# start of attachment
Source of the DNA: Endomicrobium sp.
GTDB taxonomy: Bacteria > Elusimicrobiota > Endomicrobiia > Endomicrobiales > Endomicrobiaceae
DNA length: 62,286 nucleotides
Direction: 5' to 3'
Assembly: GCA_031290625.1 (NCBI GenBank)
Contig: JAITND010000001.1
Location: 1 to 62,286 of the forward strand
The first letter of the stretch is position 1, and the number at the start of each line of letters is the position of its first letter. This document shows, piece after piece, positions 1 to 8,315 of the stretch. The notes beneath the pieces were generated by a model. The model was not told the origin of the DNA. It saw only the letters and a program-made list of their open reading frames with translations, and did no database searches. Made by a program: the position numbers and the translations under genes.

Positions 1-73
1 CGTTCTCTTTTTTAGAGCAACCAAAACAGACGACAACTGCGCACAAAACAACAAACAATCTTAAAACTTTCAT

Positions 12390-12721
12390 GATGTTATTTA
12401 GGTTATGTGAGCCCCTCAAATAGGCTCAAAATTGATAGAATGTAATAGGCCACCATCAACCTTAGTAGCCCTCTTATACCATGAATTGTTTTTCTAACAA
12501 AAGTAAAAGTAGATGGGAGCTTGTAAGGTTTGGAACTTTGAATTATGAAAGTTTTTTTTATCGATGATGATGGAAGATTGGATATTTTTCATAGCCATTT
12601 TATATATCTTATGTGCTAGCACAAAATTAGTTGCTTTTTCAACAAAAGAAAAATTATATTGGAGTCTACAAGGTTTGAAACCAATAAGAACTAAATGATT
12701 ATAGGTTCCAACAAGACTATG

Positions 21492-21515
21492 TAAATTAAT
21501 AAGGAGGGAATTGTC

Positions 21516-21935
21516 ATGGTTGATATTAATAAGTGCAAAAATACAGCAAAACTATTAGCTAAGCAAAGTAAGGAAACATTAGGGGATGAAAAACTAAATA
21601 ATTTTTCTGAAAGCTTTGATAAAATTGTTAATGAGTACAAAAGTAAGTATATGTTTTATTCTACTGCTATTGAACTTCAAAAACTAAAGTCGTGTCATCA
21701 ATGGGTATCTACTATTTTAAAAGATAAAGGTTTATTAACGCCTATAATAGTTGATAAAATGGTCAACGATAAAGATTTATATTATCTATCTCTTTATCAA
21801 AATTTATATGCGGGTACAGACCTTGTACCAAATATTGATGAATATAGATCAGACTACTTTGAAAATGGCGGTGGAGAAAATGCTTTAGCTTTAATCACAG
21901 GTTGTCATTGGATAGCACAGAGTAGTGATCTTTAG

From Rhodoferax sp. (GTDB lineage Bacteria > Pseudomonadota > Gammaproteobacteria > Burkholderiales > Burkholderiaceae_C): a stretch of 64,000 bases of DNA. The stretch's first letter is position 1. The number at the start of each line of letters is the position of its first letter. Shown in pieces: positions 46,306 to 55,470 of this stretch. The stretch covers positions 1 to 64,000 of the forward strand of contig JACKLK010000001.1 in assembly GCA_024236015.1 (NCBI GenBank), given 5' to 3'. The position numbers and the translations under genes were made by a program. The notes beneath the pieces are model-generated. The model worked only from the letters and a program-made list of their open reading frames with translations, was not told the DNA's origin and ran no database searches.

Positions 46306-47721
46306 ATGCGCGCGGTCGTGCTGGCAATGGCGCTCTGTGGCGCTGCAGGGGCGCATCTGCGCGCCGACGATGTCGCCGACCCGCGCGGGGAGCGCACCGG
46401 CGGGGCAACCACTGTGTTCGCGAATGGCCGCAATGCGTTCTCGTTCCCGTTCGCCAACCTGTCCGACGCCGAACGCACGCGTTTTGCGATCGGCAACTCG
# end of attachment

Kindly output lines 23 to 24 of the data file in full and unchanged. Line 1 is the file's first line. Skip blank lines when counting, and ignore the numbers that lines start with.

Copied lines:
21701 ATGGGTATCTACTATTTTAAAAGATAAAGGTTTATTAACGCCTATAATAGTTGATAAAATGGTCAACGATAAAGATTTATATTATCTATCTCTTTATCAA
21801 AATTTATATGCGGGTACAGACCTTGTACCAAATATTGATGAATATAGATCAGACTACTTTGAAAATGGCGGTGGAGAAAATGCTTTAGCTTTAATCACAG